Second, the consumer must return to the seller any goods received under the sale within 40 days. The consumer is required to make this tender only at her residence. If the seller fails to demand possession of the goods within “a reasonable time” after cancellation (which is presumed to be 40 days), the consumer, without obligation to pay, can retain the property. § 37-2-505(1).

Moreover, under the Truth in Lending Act, if the goods have been affixed to the consumer’s property, the consumer may be able to argue that any tender obligation constitutes “actual damages” arising from the seller’s failure to notify the consumer of his rescission rights. §, National Consumer Law Center, Truth in Lending (3rd ed. 1995).

At most, the tender should be the “reasonable value” of the work performed, which may be far less than the payoff amount. Official Staff Commentary, Truth in Lending Act, Reg. Z §§ 226.15(d)(3)-2, 226.23(d)(3)-2.

One way that dishonest contractors have attempted to get around the consumer’s right to rescind is a practice called “spiking.”

“Spiking” happens when a contractor begins work within the cancellation period and then tells the consumer a) that the contract cannot be canceled because work has begun or b) that he is entitled to be paid for the value of the work thus far completed. §, National Consumer Law Center, Truth in Lending (3rd ed. 1995). A first cousin to spiking is the so-called “two-contract dodge.”

As its name implies, under this scenario, two contracts are used to avoid rescission by the consumer. First, the contractor first executes a sales contract with the consumer for the improvements. Full payment is due on completion. All the while, however, the contractor represents to the consumer that he can arrange financing for the job. A second contract is thus set up as a “loan” from a third-party lender to pay off the first “sales” contract. § National Consumer Law Center, Truth in Lending (3rd ed. 1995).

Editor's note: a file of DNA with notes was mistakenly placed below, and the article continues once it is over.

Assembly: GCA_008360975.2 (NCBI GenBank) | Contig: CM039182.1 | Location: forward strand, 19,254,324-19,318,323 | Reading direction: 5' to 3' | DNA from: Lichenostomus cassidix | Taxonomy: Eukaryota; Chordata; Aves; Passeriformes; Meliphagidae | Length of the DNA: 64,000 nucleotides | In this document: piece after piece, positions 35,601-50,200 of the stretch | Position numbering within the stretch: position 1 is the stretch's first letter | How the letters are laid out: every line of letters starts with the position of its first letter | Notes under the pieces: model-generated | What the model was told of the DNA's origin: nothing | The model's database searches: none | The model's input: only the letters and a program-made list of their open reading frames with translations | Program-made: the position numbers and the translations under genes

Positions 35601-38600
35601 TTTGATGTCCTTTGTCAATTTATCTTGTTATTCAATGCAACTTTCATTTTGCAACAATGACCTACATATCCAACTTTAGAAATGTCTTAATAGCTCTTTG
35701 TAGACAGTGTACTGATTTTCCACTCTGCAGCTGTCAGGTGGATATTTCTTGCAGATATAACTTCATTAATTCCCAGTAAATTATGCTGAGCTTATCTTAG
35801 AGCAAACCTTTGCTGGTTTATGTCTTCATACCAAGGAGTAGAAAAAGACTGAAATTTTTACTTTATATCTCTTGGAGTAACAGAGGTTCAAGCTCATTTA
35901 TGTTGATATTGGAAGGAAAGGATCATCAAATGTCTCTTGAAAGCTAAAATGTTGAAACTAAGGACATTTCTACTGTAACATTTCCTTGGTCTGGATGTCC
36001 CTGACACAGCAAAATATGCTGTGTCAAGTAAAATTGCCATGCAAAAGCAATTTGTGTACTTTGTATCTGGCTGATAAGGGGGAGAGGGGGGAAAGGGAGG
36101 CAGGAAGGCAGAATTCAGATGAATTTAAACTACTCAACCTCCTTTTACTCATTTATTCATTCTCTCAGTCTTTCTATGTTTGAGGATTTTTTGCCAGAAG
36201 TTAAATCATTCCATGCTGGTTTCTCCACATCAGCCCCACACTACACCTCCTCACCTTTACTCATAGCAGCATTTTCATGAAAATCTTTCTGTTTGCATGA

How does this deprive the consumer of her rights? Although both contracts may contain a notice of the consumer’s right to cancel, the consumer is never told the actual cost of the work, including financing, until after the work is done. At that time, the cash price of the job has come due. Naturally, the consumer feels that she must accept the financing. Most likely, she also believes that she cannot now cancel the job because the work is complete.

Courts considering the question have generally held that the “two contract dodge” violates the Federal Truth in Lending Act’s three day delay in performance rule. See, e.g., Jetton v. Caughron, Clearinghouse No. 43, 745A, No. 3-87-0126 (M.D. Tenn. 1988); 28 Doggett v. County Savings & Loan Association, 373 F. Supp. 774 (E.D. Tenn. 1973). §, National Consumer Law Center, Truth in Lending (3rd ed. 1995).